RESIDENTS in Kirklees are set to face a hike in council tax – with some set to pay up to 10 per cent more.
The rise is set to come in over the next two years as the cash-strapped council tries to boost its budget after government funding was slashed.
A report – to be considered next week by councillors – will ask for a two per cent increase in its general spend, with an additional three per cent rise for social care proposed by the government.
This will then be replicated the following year – meaning five per cent increases each time.
However the council has admitted that the hike will still not balance the books and more of its cash reserves will be needed. In past years reserves have been used to boost council finances, but usable reserves have now fallen from £93 million to £42 million, with a further £26 million already earmarked for use.
Kirklees have admitted they still face further budget savings of £50million by 2020/21. This comes on top of huge cuts that have already been implemented by the council – meaning £104 million worth of savings will have been made by 2020/21.
Some of these have been made through cuts to areas such as museums, grass cutting, street cleaning and household waste sites.
There are also plans to make changes to children’s centres around the district and a consultation has been launched that could see some of Kirklees’ care homes privatised.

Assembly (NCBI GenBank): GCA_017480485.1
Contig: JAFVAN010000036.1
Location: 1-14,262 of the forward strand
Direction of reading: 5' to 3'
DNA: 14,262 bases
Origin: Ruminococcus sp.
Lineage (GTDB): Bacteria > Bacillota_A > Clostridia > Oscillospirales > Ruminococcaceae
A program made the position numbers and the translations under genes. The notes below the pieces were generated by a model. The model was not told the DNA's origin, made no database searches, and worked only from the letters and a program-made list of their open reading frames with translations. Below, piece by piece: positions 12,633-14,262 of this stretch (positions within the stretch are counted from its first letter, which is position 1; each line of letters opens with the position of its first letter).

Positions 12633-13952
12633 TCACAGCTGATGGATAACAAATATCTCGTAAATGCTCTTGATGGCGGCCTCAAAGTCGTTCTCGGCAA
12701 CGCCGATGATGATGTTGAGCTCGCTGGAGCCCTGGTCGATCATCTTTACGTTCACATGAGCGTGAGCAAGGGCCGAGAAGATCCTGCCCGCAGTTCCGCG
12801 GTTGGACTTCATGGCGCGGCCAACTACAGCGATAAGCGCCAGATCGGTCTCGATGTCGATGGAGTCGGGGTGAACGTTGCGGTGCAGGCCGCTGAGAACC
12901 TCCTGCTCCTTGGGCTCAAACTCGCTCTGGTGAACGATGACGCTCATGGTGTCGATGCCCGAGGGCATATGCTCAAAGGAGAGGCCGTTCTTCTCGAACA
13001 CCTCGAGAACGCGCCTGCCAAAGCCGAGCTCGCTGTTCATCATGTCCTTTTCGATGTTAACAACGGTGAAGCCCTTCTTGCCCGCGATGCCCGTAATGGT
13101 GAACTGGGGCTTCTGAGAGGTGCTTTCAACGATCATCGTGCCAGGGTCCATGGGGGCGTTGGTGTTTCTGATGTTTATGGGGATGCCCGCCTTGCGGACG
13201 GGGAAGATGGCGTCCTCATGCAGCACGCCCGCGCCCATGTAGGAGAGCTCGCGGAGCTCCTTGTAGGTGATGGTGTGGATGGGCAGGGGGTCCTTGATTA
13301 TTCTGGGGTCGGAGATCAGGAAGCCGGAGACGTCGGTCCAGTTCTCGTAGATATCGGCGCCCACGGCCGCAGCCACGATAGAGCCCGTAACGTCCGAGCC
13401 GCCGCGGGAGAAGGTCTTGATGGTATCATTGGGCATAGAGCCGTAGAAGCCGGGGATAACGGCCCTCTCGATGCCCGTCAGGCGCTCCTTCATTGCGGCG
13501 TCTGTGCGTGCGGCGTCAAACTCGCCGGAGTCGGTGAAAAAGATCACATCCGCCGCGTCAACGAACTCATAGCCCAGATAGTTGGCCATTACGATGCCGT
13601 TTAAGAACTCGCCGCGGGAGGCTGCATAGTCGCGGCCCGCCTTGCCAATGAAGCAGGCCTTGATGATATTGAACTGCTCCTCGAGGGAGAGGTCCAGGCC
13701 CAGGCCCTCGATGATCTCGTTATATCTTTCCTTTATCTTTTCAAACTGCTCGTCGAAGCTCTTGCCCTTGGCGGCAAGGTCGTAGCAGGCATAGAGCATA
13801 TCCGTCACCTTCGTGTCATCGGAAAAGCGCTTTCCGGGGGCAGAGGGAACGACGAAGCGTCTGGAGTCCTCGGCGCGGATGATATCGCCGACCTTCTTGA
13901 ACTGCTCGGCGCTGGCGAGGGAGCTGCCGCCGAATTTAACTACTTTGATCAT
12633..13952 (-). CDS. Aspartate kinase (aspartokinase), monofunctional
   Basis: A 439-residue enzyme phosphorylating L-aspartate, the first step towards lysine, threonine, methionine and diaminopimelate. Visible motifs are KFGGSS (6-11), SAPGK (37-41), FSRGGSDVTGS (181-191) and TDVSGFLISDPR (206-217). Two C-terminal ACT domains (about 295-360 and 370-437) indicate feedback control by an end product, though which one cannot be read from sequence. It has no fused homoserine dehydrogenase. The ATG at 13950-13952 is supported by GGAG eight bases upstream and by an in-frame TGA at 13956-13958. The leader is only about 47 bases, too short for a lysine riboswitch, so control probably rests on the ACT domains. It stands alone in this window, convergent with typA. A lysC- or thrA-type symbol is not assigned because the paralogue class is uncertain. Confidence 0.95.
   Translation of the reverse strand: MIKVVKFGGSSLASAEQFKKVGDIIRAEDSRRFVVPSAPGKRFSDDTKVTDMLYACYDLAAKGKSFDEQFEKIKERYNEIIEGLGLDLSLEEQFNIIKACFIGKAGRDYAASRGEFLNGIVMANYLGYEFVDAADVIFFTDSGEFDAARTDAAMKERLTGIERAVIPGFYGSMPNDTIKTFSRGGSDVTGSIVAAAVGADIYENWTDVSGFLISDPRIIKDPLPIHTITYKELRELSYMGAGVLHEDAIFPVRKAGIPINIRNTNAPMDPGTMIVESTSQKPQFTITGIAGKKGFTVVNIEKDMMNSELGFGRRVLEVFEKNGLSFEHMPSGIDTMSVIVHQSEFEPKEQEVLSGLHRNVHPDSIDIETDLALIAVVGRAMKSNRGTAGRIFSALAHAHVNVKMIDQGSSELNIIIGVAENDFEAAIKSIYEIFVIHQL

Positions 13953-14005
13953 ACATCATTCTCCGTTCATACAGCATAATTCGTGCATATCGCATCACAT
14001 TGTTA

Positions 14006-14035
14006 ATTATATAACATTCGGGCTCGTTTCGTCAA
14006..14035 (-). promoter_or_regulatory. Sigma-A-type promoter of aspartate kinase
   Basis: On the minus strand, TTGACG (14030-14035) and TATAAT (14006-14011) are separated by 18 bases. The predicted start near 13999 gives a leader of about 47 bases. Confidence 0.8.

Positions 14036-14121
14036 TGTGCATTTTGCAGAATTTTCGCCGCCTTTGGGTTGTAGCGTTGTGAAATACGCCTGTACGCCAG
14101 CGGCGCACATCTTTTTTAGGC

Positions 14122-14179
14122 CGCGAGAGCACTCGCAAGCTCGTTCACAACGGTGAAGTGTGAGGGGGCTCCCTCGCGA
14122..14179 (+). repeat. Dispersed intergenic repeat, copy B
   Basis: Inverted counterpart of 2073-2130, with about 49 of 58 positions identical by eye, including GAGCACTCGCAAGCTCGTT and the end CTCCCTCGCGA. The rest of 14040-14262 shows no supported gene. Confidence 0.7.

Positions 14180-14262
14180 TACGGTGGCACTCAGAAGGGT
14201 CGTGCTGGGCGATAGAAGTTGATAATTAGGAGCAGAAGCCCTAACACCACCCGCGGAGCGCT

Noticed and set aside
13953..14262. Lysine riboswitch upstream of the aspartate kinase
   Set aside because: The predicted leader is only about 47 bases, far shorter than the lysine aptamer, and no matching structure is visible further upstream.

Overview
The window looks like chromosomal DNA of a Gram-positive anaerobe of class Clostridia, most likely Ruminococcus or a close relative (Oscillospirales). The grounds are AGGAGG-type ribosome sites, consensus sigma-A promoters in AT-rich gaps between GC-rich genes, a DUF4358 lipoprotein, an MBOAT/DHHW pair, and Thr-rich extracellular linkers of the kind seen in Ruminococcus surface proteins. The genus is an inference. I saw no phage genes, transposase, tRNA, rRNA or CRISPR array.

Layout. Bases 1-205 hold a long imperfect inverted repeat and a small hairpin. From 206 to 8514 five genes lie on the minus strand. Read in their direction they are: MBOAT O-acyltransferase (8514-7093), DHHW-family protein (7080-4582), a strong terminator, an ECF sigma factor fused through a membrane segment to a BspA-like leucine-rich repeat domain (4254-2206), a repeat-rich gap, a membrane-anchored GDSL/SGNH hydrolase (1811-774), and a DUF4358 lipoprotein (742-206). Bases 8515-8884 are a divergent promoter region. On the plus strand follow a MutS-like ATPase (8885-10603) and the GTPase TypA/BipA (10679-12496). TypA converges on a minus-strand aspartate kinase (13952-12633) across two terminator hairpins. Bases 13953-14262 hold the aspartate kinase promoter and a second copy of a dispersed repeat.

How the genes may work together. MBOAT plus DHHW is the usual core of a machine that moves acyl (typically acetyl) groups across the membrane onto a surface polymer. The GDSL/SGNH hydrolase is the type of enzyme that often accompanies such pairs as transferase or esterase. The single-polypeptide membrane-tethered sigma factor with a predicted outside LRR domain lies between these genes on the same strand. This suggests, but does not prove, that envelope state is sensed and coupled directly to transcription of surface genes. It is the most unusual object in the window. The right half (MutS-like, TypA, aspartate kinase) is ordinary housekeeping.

Leader of Kirklees Coun David Sheard (Lab, Heckmondwike) blamed the proposed increases on a lack of funding from government, resulting in savings having to be made.
He said: “We have reduced services across all sectors – some more visible than others, for example changing the way we collect waste to save money.
“But we continue to face our most serious ever financial challenge so many more services will be reduced, removed or taken on by other people or organisations.
“Past decisions taken in good faith are also now costing us.
“We were told that if we froze our council tax, a zero per cent rise for our residents, we would receive the cash we would have gained from a two per cent increase.
“That money has not been added into the base budget, it was to come through a grant and now that grant has been cut. It is costing us £14 million every year.
“Withdrawing revenue support grant will cost us £33 million over the next four years.
“We have made significant savings – over £120m – through efficiencies and transformation, with further savings budgeted – but even after these are applied the scale of the financial challenge is massive. Kirklees is still the eighth worst funded council nationally, and the second worst funded metropolitan council in the country per head of population.”
It is expected that around 1,000 more council jobs will be cut over the next four years as services are stripped back to the bare essentials.
Coun Sheard admitted the cuts would see a reduction in services.
“We will continue to invest in our priorities of making sure those most vulnerable are supported and we have obvious pressures in some areas like children's services where the right thing to do is to continue to invest,” he said.
“But we must focus on our top priorities and do fewer things ourselves, with partners, volunteers or community groups taking on other services they want to keep.”
The council’s cabinet will make a recommendation on Tuesday (January 31) before the full council meets on Wednesday February 15 to discuss the budget and make a final decision.